Curtain must pay
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• Curtain Trailer Transport Services of Renfrew has been ordered to pay three redundant drivers the equivalent of two weeks' wages by a Glasgow industrial tribunal, following complaints by the Transport & General Workers Union that the company had failed to properly consult it before the redundancies were declared.
The three men had been given letters of dismissal on redundancy grounds with immediate effect on 13 May.
The company maintained that it had not been reasonably practicable to observe the statutory requirements and that it had complied with them as far as it could.
Neil Fraser, a director, said that the first few months of the year were usually quiet and then the company's business had traditionally picked up, but 1988 had been different.
Major contracts had been lost, either completely or to a large extent, and none of them had been replaced by work approaching their value. All that was left was spot-hire work, and not enough of that.
The company had found it increasingly difficult to compete with English hauliers who could quote cheaper rates because of the availability of return loads.
Rough financial statements indicated that the company had lost £17,000 in the previous year and was losing an average of £3,000 a month.
In April it had been over its overdraft limit and on 26 April there had been a crisis meeting with the company's accountants. Their advice had been that the business should not continue, but there was still some hope that a purchaser might be found.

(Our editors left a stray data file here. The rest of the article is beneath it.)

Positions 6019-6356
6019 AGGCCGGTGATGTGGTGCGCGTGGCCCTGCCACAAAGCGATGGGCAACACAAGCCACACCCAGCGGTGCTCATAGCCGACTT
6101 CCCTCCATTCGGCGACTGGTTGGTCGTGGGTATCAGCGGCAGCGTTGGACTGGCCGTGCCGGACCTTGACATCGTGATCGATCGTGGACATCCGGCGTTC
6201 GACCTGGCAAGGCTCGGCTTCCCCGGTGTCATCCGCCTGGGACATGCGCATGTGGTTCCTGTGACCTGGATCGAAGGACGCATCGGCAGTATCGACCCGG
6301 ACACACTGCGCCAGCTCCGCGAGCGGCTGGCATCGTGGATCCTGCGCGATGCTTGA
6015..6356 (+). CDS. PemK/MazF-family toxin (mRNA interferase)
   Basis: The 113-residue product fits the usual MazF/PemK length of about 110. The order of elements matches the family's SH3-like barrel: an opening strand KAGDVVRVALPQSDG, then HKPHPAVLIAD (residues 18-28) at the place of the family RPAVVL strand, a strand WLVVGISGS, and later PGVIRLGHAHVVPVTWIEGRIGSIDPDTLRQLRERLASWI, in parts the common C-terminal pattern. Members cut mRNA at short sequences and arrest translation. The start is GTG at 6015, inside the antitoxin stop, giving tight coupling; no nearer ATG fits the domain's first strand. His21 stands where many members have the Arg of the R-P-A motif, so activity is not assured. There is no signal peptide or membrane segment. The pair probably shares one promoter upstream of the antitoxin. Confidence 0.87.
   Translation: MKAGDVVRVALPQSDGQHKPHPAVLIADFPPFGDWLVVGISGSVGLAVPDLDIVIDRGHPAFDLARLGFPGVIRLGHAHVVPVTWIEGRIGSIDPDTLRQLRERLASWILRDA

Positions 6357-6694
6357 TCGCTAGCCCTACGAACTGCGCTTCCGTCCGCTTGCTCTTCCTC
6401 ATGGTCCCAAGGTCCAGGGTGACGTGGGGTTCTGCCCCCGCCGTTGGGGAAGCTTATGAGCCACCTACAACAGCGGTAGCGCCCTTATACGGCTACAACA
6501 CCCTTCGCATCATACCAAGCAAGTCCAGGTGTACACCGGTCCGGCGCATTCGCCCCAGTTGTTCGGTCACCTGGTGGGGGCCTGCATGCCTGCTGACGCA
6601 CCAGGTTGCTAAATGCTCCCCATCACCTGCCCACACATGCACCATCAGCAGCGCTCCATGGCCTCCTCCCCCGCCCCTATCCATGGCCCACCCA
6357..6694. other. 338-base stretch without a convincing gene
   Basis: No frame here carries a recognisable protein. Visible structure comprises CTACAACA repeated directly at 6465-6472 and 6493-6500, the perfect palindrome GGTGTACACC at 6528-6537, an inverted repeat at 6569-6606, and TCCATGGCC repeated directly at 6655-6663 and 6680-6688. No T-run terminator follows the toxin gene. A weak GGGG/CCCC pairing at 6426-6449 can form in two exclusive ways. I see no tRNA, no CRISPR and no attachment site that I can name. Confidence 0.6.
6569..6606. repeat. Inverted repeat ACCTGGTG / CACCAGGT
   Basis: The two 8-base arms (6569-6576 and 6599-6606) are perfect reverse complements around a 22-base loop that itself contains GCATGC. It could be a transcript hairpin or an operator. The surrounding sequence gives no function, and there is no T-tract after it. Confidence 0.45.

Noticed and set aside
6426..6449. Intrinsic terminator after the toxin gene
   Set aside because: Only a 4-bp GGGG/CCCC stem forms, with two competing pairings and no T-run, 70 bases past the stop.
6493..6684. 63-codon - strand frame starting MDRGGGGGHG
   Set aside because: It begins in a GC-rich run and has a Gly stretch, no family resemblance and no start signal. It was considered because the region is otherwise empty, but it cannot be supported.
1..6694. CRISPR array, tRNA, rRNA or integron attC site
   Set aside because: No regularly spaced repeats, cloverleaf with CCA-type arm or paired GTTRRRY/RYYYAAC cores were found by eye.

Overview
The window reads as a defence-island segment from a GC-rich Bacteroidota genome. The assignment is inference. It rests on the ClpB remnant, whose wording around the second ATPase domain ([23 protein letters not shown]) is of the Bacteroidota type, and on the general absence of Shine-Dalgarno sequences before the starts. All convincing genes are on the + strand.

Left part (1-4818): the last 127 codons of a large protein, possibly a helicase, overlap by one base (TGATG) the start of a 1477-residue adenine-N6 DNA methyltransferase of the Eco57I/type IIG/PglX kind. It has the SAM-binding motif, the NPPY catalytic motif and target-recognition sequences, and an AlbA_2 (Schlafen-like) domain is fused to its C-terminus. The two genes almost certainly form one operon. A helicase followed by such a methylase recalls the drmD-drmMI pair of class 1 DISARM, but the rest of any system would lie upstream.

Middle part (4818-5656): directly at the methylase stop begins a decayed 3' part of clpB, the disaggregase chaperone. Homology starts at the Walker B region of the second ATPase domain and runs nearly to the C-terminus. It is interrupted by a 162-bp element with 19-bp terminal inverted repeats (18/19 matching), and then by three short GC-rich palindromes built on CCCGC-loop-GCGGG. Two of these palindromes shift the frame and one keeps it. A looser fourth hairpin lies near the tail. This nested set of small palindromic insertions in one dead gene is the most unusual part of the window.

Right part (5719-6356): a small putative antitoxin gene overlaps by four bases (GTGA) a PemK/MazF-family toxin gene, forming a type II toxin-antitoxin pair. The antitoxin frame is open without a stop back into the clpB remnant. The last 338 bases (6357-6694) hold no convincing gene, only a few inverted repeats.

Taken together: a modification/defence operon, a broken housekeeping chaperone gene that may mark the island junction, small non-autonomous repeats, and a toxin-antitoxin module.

Three vehicles had needed relicensing on 13 May, at a cost of £5,000 which could not be covered, and the company had been three months in arrears with its PAYE and VAT payments.
A decision had been taken to continue to trade for two weeks to see if the situation improved. Finally, however, at a further meeting with the company's accountants on 12 May, the decision had been taken to wind up the company.
The tribunal said that there was no evidence of a serious likelihood that a prospective purchaser had existed who could have taken the business over rapidly.
It could see some justifica tion for the company's conclusion that it need not cease trading during the first few months of the year, but after that the situation had altered.
It seemed to the tribunal that the meeting of 26 April was a watershed at which it should have been apparent to a reasonable employer that a cessation of trading, and consequent redundancies, were inevitable.
It seemed to the tribunal that consultation with the union should have begun no later than 26 April.